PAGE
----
By KENNY BROOKS-ROSEHOUSE/WASHINGTON POSTArt historian Jennifer Kimbell has a theory about why art can be so powerful: people tend to want to see the works of artists they like.
She says the art of Kimbell, a longtime critic of modern art, is also “more important than ever” because it’s a kind of social glue that connects people to the art world.
“People really feel connected to the artists, and the artists really feel like they’re connected to them, and so they feel like the art in their home can be the art that is most valuable,” Kimbell said.
Kimbell’s theory is that art has become more important than it ever has been in recent years because people have become more aware of how their actions affect the environment around them.
“It’s really the world we live in today where people are very aware of environmental issues and people are taking a look at art in a way that they never have before,” Kimball said.
She added that art’s ability to bring people together has also become more difficult to ignore in recent decades, because of social media and the ubiquity of digital media.
“There is a really huge shift in the way people are connecting to art and to each other, and it’s not necessarily because of the art itself,” she said.
“It’s because of this very real and powerful relationship between art and the environment that has to do with the way we live.”
But it doesn’t have to be this way.
Art historians say that it’s possible to create art that people will connect to more than they connect to the work itself.
“What is the value of a piece of art?
Is it a work of art, or is it a message?”
“And if the answer is yes, that’s great.
But if it’s no, then the art is not going to bring anyone together, because they’re not going, ‘I know what’s good for me.’
They’re going, I don’t care.
That’s what art is for.”
For Kimbell and her students, the Kimball Museum of Fine Arts is an example of a place where people can connect with art, and not just for the sake of art itself, but to connect to art in the context of a wider conversation.
The museum is a hub for people to gather for workshops and events.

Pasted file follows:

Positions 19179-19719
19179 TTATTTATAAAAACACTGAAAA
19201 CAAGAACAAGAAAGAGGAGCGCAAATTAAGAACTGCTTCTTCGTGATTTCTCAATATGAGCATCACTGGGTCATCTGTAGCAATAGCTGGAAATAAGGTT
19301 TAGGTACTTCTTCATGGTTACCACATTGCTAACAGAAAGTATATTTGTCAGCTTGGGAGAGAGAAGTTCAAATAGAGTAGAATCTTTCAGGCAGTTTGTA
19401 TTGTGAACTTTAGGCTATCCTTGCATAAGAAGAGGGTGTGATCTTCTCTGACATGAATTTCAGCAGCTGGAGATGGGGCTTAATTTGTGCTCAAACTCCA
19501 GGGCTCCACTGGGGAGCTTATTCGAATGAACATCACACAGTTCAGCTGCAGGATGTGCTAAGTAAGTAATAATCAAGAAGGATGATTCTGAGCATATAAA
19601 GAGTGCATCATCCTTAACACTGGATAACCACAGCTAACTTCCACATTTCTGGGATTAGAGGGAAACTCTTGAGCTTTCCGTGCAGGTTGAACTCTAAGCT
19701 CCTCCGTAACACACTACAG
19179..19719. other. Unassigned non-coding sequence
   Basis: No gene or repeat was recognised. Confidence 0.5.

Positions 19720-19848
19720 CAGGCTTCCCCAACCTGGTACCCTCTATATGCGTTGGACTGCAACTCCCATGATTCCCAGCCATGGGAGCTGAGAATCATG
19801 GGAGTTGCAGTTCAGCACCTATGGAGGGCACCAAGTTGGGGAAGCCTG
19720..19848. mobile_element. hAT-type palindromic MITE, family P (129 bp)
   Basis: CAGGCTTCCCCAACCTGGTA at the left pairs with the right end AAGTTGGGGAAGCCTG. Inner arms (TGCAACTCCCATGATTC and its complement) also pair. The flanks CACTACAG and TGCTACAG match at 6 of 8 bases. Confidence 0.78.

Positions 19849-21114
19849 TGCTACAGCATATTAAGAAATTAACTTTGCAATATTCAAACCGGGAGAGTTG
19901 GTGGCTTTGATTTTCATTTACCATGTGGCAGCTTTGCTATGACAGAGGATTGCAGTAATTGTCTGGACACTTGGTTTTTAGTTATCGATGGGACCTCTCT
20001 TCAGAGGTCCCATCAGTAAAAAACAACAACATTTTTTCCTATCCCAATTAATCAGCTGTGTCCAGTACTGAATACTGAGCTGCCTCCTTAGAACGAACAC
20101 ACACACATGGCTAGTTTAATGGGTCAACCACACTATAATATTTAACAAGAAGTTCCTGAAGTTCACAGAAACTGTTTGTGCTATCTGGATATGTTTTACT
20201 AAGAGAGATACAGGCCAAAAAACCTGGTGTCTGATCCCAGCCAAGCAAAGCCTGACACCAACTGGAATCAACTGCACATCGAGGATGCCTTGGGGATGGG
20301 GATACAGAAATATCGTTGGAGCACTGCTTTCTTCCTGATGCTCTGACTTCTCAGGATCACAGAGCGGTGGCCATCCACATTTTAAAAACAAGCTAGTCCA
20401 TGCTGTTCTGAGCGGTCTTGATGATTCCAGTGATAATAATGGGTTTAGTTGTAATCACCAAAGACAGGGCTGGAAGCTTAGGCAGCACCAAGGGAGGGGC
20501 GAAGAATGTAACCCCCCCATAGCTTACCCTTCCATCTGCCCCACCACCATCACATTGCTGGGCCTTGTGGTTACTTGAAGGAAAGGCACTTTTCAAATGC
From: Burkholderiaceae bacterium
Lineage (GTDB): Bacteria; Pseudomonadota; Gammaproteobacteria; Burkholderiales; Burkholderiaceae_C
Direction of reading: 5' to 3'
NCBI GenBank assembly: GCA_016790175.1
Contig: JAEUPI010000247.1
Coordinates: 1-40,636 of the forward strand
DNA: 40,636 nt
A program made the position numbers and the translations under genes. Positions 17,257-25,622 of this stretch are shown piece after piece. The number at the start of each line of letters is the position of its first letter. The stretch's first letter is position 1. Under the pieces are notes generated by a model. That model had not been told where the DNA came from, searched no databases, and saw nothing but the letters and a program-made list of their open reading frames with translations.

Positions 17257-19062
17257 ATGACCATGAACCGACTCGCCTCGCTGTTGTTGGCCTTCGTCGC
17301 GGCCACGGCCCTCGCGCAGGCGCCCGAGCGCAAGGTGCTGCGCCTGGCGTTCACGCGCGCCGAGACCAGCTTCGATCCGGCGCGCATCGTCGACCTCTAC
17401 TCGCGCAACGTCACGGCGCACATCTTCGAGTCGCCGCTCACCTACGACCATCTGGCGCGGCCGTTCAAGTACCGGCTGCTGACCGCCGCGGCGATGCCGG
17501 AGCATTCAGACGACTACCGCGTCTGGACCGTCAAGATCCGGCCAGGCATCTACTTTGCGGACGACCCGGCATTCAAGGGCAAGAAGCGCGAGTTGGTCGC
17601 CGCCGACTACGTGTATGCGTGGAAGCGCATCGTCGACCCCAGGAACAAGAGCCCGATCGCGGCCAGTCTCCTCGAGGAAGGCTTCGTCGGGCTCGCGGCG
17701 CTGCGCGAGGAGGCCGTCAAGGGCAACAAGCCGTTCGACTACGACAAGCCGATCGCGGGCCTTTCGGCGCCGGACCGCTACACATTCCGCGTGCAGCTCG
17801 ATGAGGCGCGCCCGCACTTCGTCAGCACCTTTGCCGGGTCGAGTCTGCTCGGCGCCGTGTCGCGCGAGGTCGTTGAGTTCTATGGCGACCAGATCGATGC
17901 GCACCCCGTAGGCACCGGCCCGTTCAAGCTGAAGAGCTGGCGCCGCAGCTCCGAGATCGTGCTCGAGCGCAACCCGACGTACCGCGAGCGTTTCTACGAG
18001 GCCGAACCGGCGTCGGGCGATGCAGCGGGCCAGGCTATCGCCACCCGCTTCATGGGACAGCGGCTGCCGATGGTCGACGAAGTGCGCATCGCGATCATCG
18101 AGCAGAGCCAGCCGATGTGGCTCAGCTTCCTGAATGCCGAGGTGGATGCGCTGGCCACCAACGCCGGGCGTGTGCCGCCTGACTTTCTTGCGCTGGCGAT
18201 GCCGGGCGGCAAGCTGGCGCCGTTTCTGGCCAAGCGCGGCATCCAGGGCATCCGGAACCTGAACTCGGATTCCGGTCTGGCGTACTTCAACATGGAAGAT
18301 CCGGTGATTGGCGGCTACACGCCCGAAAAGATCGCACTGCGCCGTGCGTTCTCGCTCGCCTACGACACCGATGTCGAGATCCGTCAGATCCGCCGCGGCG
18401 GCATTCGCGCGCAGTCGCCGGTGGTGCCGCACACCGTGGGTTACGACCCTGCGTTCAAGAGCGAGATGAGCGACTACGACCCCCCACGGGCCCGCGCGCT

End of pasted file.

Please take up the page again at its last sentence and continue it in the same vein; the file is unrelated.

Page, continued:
They have a variety of art programs ranging from drawing and painting to painting and painting history.
There are also interactive exhibits and exhibitions about history, politics and culture.
“When you’re talking about art, you don’t have time to think about what art means to the artist,” Kimbins said.
“Art doesn’t make you feel like you’re in the center of the world.
It makes you feel in the midst of the universe.”
Kimbell said art is important for the people who make it, but she said art can also be a tool for the world around us.
“If you can have a conversation with the world, if you can actually bring it to the forefront, it’s the most powerful tool we have,” she explained.
“I think it’s time for us to think of art as not just a tool, it can also make the world better.”
Kimball has also been working with artists to help people understand the art they love.
Art historian Kevin Campbell has helped Kimbell with her work on the museum’s website.
“A lot of people are like, ‘Well, it looks like you made a painting.’
And I’m like, it doesn’ really look like a painting,” Campbell said.
Campbell said that’s because artists often paint in black and white, and don’t paint the colors that people see in the painting, which is usually white.
“That’s why you get those things like the crisscross lines and the splashes of color that people get when they paint their paintings,” Campbell explained.
“Because if you paint them with colors that aren’t there, it really doesn’t do the job.”
The museum has also partnered with local artists to create a museum series that aims to show the diversity of art that’s being made today.
Kimball said that if we don’t understand what we’re looking at, we might not understand what art can bring to the world.
“Art can bring people to eachother, to one another, to understand, to empathize, to get along and to understand and to respect one another,” Kimbos said.
If you want to learn more about art history, visit the Kimbals Art History Institute at kimbellmuseum.org.